TRAVERSE CITY — When Sue Malone, a Traverse City mother of three, was diagnosed with lupus six years ago, her first reaction was relief because she finally knew why she felt like she had the flu all the time.
Then came grief.
An estimated 1.5 million Americans, including 60,000 in Michigan, suffer from the chronic inflammatory disease that prompts the immune system to attack healthy tissues and organs. About 90 percent of the sufferers are women.
It is a “mystery” disease, its cause yet unknown and a cure yet to be discovered.
But diagnosis isn’t a death sentence, said Tom McClellan, facilitator of the Lupus Support Group that meets monthly in Traverse City.
“When doctors say there’s no cure, it only means you can’t take a pill to make it go away,” he said. “There are many things you can do to manage it and live with it.”
Symptoms may be limited to the skin, but more often lupus also causes internal problems such as joint and muscle pain, extreme fatigue or damage to the central nervous system and blood vessels. In severe cases, it can harm the heart, kidneys, lungs and other vital organs. Other common symptoms include skin rashes, nail changes, hair loss, itchy scalp, fevers and sensitivity to sun, fluorescent lights and other forms of ultraviolet light.
The wide variety of symptoms and a general lack of lupus education and awareness make it hard to diagnose.
“You can have 20 people in the room and no two of them will have the same symptoms,” said Paul Patchen, whose wife, Violet, was diagnosed in 1976 when she was 55. It still was commonly believed then that people diagnosed with lupus would die within 10 years.
Violet is now 91.
The Patchens, who live in Antrim County, have regularly attended the support group for years for the camaraderie and to share their years of experience and research about the disease.
“I want to let people know that you can have it and live a lot of years after diagnosis,” Violet said. “I’ve been luckier than some.”
She is diagnosed with discoid lupus, also called cutaneous lupus erythematosus. Limited to the skin, it doesn’t cause the organ damage that sometimes occurs with systemic lupus erythematosus (SLE), the most common and serious form. Another type is drug-induced systemic lupus, which causes temporary lupus symptoms in people who take certain medications.
Paul Patchen often talks about the effects the disease can have on spouses, other family members and caregivers. Sometimes family and friends don’t realize the severity of the disease because they don’t see obvious signs of illness.
“They think they’re living or dealing with a hypochondriac, which just causes more stress,” he said. “You have to be on your toes and you have to have a sympathetic spouse, and then you have to help other people get through it because it is stressful for the family.”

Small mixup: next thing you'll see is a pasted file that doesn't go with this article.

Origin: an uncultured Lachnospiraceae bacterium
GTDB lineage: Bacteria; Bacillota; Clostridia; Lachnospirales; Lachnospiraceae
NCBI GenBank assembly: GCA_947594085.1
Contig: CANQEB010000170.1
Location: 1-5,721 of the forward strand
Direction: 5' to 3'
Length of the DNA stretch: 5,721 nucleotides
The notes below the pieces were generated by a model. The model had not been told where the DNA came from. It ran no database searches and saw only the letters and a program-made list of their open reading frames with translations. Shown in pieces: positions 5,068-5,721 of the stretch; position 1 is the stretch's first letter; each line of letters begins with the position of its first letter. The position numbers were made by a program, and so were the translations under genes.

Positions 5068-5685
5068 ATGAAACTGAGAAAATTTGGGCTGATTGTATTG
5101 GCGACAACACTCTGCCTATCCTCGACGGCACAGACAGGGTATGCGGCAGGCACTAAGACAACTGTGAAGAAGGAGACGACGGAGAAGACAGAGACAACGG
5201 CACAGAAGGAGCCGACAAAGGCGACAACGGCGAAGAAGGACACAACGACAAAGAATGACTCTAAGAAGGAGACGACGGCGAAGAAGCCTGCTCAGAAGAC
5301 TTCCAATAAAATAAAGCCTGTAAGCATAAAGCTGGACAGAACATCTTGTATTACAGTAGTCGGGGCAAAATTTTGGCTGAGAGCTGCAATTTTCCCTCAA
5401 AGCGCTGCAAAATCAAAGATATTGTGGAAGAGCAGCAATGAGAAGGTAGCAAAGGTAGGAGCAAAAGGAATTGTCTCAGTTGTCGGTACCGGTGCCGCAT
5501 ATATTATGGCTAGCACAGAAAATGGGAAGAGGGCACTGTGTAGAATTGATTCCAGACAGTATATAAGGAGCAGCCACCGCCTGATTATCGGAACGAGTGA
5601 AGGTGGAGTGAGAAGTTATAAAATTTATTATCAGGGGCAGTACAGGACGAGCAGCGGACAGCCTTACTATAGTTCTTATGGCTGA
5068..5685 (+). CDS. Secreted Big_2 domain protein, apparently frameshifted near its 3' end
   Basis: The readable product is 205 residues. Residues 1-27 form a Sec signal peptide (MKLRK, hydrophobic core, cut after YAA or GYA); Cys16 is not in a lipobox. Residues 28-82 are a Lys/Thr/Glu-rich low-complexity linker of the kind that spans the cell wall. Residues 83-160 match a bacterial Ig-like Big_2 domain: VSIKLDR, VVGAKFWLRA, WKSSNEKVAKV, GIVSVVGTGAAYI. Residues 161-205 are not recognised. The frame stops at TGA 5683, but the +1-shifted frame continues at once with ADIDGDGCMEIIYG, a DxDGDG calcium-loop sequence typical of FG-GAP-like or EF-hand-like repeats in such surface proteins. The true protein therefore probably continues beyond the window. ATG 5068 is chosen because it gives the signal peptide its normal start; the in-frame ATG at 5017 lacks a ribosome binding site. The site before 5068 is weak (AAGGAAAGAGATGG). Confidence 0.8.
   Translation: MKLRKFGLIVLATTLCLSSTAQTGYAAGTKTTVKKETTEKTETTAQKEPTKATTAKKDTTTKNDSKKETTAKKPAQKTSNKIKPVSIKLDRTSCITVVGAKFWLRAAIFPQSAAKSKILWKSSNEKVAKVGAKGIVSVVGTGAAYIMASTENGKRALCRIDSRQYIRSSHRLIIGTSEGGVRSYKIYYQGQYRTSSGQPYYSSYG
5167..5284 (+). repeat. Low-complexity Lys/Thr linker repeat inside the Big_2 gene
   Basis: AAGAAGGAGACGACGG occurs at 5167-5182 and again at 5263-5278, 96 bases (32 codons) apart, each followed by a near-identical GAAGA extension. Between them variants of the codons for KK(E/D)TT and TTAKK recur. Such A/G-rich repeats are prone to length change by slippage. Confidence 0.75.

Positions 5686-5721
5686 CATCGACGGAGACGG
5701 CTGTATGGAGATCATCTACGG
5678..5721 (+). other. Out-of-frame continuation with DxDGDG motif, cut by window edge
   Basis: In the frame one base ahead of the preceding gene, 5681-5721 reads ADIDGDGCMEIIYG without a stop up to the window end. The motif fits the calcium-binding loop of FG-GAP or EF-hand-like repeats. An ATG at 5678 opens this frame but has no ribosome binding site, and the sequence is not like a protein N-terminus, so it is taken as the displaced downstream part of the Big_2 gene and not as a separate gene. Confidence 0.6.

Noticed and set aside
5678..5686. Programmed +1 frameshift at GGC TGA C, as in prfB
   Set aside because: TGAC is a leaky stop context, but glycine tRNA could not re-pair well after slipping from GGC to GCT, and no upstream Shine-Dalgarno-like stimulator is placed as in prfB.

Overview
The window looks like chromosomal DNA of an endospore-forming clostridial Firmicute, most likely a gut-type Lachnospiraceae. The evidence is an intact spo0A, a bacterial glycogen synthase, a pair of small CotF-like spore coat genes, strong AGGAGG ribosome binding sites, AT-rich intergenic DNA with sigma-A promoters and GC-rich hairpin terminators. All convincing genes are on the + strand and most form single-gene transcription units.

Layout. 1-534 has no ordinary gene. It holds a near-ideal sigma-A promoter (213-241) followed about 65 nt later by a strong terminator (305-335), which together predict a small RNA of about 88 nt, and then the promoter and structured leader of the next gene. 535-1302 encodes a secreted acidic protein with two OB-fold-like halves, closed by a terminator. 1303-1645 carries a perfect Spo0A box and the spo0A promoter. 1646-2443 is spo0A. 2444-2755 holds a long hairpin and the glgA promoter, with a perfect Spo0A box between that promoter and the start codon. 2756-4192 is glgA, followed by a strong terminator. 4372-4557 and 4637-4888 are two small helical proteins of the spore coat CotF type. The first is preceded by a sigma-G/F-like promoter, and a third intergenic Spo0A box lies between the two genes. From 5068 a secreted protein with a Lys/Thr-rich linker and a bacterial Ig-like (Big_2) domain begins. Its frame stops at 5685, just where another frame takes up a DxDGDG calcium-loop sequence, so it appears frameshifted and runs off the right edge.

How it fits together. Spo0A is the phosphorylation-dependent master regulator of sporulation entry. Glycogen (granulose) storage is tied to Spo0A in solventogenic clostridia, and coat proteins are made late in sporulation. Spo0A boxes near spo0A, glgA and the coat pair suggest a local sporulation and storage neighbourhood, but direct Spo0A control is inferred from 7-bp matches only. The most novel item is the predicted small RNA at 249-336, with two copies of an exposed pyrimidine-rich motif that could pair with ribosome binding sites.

Art Gibson¸ a retired teacher, and his late wife, Cindy, became lupus advocates and rejuvenated the Traverse City support group after she was diagnosed in 2000. They also attended lupus conferences and events, brought back information and put on presentations.
“She was feisty,” he said.
Cindy won a Lupus Foundation Warrior award for her advocacy and leadership in Traverse City. She died in 2011 at age 64.
Gibson doesn’t attend the support group anymore, but remains in touch with some of the group’s members.
A mother of three, Malone said the group was especially important to her in the beginning when she knew very little about lupus and the importance of recognizing and managing stress, which can cause flare-ups.
“It’s very valuable to talk with people who have the same problem and know that you are not the only person with lupus,” she said. “I’d heard of lupus when I was diagnosed, but I didn’t really know what it was. It got scarier when I learned more about it because so many things can happen with this disease. But you have to know about it. You can’t put your head in the sand.”
Malone said she went through a period of grieving for the loss of her active lifestyle as well as some plans and dreams for the future. She used to go for 40-mile bike rides and water ski.
“You have to work on the things you still can do,” she said “You have to reframe it and work with the cards you’re dealt. You have to stay positive and not give up. That takes perseverance and tenacity.”
The support group meets every third Wednesday at Munson Community Health Center, 550 Munson Ave., in conference rooms A and B on the first floor. For more information on the support group, contact Tom McClellan at 357-2610, the Michigan Lupus Foundation at (800) 705-7677 or www.milupus.org